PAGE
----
The price of solar energy has fallen by half over two years, with prices dropping from Rs 10-12 per unit to Rs 4.63 per unit in 2015, the price at which Sun Edison, a US company, offered to supply electricity in Andhra Pradesh recently, closely followed by another project.
At these levels, solar power is competitive with newly-built thermal, hydro and nuclear power plants, although it still faces issues of being available mainly when the sun shines. Nevertheless, these rates are encouraging a growing number of consumers to bypass India’s creaky electricity grid and directly go solar.
These prices will also boost Prime Minister Narendra Modi’s ambitious solar-energy plans. Of a target of 175 giga watt or 175,000 MW of renewable energy capacity by 2022, solar power will account for 100 GW, as Factchecker.in reported. India currently has 5,000 MW of solar power installations; so the government’s target is a 20-fold jump over the next seven years.
Distortions in India’s power sector act as an indirect carbon tax and are pushing some consumers to adopt solar electricity much faster than they would otherwise have, but, as we explain later, this inadvertent push to solar carries great risks of further crippling already crippled power-distribution companies. Two reasons drive these distortions:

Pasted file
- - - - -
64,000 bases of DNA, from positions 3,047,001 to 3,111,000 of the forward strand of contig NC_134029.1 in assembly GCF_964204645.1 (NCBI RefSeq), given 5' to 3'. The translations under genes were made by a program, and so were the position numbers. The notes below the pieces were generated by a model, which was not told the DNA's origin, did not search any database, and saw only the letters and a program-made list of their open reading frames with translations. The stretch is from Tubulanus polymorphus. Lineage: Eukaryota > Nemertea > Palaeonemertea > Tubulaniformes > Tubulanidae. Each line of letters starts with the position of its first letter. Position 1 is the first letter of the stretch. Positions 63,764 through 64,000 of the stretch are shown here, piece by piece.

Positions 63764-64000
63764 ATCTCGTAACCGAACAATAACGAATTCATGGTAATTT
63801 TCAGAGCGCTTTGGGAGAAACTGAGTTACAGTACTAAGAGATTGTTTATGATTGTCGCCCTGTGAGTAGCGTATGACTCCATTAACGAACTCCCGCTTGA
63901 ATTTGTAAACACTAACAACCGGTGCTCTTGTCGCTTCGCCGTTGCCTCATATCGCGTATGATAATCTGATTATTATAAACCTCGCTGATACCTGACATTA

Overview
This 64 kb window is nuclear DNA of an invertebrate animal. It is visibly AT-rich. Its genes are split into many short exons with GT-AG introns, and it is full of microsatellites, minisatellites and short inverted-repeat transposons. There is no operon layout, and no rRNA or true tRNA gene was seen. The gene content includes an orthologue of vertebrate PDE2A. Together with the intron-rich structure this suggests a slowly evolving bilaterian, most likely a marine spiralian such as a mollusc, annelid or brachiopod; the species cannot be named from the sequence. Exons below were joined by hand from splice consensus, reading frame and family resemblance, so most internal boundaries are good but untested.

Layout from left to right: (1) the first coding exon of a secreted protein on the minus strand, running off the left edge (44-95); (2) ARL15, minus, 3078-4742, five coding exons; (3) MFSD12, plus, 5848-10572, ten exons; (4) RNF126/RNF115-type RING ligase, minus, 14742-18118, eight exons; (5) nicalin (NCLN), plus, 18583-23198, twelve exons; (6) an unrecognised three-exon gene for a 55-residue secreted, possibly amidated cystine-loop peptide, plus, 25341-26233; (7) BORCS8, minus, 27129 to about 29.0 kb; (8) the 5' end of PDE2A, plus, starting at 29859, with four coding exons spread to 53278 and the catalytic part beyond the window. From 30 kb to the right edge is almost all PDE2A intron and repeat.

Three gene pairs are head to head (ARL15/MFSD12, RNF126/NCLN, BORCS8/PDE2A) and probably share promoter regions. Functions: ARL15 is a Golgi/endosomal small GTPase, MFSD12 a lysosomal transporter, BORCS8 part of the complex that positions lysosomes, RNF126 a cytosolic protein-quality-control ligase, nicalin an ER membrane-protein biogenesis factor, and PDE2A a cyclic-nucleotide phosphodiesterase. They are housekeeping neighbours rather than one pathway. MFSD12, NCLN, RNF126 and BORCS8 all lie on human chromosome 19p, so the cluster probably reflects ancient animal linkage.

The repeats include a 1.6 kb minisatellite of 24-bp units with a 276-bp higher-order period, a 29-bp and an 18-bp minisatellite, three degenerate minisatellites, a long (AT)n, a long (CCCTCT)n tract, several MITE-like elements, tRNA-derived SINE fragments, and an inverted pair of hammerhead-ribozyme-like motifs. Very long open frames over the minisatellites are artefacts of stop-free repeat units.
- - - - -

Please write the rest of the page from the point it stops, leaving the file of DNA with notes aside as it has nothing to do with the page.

First, industrial and commercial users pay above-market prices for electricity in India, and this is pushing them towards solar power. Second, irregular supply forces many industrial users to install backup in form of diesel generators, which are even more expensive. India now has a captive-generation capacity of 36,500 mega watts (MW), or the equivalent of 15% of the country’s conventional power-generation capacity.
India’s state power utilities lose 23% of the electricity they generate to transmission losses (including theft), as IndiaSpend has reported, and 22% as subsidised or free electricity to farmers. To make up for these losses, other consumers–particularly industrial and other commercial users–are charged up to 50% to 90% more than other consumers.
The three central-government power utilities – National Thermal Power Corporation, National Hydro Power Corporation and Nuclear Power Corporation of India – which generate electricity using coal, hydropower and nuclear energy, charged between Rs 2.8 to Rs 3.6 per unit for electricity during the financial year 2014-15. These companies operate many older plants, which drive down electricity costs.
If electricity were sold at prices close to those charged by the big three, solar power would still have a lot of catching up to do. However, industrial and commercial users, on average, pay more than twice the cost of the cheapest power generated by the big three. At these prices, shifting from grid power to solar electricity, increasingly, makes commercial sense.
Why airports, oil companies and homes like solar power–when it shines
In August this year, the Cochin International Airport went completely solar, with a 12-MW captive solar farm. The idea appeared to have caught on, with the Civil Aviation Minister calling for more airports to go solar. The Kolkata Airport has just finished installation of a 2-MW rooftop solar plant and wants to follow up with a 15-MW solar farm.